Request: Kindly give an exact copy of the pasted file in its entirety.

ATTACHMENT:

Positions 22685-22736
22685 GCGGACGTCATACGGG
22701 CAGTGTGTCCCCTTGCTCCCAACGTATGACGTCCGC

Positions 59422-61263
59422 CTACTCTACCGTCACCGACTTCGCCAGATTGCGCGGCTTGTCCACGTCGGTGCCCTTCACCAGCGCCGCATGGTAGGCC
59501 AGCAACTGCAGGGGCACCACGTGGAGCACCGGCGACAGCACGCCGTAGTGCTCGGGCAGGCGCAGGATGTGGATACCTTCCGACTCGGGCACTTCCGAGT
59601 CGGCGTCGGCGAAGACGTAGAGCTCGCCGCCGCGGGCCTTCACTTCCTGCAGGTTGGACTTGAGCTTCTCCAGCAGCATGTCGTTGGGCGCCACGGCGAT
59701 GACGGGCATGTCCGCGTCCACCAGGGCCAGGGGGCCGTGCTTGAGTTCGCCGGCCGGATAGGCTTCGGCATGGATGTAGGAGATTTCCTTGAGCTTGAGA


Positions 22685-22736
22685 GCGGACGTCATACGGG
22701 CAGTGTGTCCCCTTGCTCCCAACGTATGACGTCCGC

Positions 59422-61263
59422 CTACTCTACCGTCACCGACTTCGCCAGATTGCGCGGCTTGTCCACGTCGGTGCCCTTCACCAGCGCCGCATGGTAGGCC
59501 AGCAACTGCAGGGGCACCACGTGGAGCACCGGCGACAGCACGCCGTAGTGCTCGGGCAGGCGCAGGATGTGGATACCTTCCGACTCGGGCACTTCCGAGT
59601 CGGCGTCGGCGAAGACGTAGAGCTCGCCGCCGCGGGCCTTCACTTCCTGCAGGTTGGACTTGAGCTTCTCCAGCAGCATGTCGTTGGGCGCCACGGCGAT
59701 GACGGGCATGTCCGCGTCCACCAGGGCCAGGGGGCCGTGCTTGAGTTCGCCGGCCGGATAGGCTTCGGCATGGATGTAGGAGATTTCCTTGAGCTTGAGA